Florida man sues Apple for $10bn, claims iPod, iPhone was his idea
A Florida man is suing Apple for $10bn and demanding a 0.5 per cent cut of future sales – because the iPhone, iPod and iPad allegedly ripped off his ideas.
In 1992, Thomas S. Ross filed a US patent for a rectangular device with rounded corners and a backlit screen that could play music, store books, or have mobile telecommunications hardware added. He submitted three drawings of the "Electronic Reading Device" (ERD) and insists Apple copied him.
"Apple introduced the iPhone, iPad and iPod line of mobile devices, all of which are the very essence of Ross's ERD," his patent-infringement lawsuit filing [PDF] reads. "Instead of creating its own ideas, Apple chose to adopt a culture of dumpster diving as an R&D strategy."
Although Ross filed his patent application, he neglected to pay the fees for the submission, and it was declared abandoned in April 1995 for non-payment. Ross went to court to try and get this decision changed – arguing that such fees were unconstitutional – but had no luck.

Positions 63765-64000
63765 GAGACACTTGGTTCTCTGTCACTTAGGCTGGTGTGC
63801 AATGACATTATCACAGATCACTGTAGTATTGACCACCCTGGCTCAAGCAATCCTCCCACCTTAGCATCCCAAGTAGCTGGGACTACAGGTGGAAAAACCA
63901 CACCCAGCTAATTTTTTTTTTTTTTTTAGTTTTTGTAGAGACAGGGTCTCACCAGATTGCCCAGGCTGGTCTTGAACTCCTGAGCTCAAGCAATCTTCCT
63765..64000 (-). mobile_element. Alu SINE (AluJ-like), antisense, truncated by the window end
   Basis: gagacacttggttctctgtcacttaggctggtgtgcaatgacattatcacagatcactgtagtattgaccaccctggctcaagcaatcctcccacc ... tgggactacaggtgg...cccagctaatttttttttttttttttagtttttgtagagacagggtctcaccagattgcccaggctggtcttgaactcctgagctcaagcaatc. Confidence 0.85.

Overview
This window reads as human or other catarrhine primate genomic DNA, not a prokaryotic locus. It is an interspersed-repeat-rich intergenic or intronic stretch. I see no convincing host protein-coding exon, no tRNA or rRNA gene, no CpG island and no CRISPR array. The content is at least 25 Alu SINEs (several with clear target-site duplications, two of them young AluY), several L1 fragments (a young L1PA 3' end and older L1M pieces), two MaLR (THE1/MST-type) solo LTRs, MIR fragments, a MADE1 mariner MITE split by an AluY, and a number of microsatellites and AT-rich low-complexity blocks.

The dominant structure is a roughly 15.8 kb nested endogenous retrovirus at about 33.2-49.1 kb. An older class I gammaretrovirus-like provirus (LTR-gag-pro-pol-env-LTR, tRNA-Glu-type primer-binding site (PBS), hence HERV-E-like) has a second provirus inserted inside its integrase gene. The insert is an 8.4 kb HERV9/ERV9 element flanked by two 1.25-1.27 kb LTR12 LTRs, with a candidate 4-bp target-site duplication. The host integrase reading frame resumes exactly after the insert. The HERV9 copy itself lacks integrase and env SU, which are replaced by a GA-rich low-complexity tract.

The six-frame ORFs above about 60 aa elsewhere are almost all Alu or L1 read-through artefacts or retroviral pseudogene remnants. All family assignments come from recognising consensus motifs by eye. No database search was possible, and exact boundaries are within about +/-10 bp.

Nevertheless, he's arguing that the filing itself gives him the right to sue. In paperwork submitted to southern Florida's district court on Monday, Ross asked for up to $10bn, a cut of future sales, and for Apple to withdraw all its iThing-related patents.
What's odd about this is that Apple introduced the Newton in 1993, which looks remarkably like the ERD design. Since the patent was already pending, Ross could have filed suit back then, but apparently didn't want to.
Apple hasn't commented on the case, presumably because they are laughing helplessly. ®
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